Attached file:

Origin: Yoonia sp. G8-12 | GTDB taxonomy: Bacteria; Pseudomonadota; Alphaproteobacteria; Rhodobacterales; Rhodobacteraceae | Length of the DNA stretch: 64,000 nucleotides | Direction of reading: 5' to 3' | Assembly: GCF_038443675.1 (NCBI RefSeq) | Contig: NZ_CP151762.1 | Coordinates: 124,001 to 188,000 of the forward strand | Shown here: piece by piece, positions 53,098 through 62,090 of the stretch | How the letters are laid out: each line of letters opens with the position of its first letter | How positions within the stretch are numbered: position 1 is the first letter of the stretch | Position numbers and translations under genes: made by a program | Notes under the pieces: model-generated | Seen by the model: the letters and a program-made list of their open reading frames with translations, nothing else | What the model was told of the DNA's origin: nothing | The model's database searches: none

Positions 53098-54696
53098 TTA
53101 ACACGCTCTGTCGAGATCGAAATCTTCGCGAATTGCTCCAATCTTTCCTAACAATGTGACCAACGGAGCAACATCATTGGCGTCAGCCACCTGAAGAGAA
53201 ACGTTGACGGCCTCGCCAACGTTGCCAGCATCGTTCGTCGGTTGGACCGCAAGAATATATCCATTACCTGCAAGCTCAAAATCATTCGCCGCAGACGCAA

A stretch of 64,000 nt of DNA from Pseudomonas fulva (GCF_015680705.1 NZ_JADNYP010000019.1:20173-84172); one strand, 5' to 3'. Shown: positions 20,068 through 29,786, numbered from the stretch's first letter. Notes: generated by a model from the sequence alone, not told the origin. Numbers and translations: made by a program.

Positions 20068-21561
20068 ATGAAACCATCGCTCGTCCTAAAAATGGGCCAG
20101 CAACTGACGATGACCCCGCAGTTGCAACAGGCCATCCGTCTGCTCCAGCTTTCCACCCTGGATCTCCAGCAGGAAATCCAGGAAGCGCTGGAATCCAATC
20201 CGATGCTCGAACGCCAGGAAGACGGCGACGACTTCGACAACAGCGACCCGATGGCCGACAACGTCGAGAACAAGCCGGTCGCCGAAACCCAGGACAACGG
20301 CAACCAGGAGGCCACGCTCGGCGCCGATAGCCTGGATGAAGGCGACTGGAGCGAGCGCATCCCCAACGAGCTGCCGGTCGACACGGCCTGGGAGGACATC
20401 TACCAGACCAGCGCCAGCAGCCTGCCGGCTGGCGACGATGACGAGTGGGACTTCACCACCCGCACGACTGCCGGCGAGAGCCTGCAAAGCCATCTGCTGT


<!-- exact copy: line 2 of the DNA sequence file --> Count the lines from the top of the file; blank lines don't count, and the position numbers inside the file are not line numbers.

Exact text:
Positions 53098-54696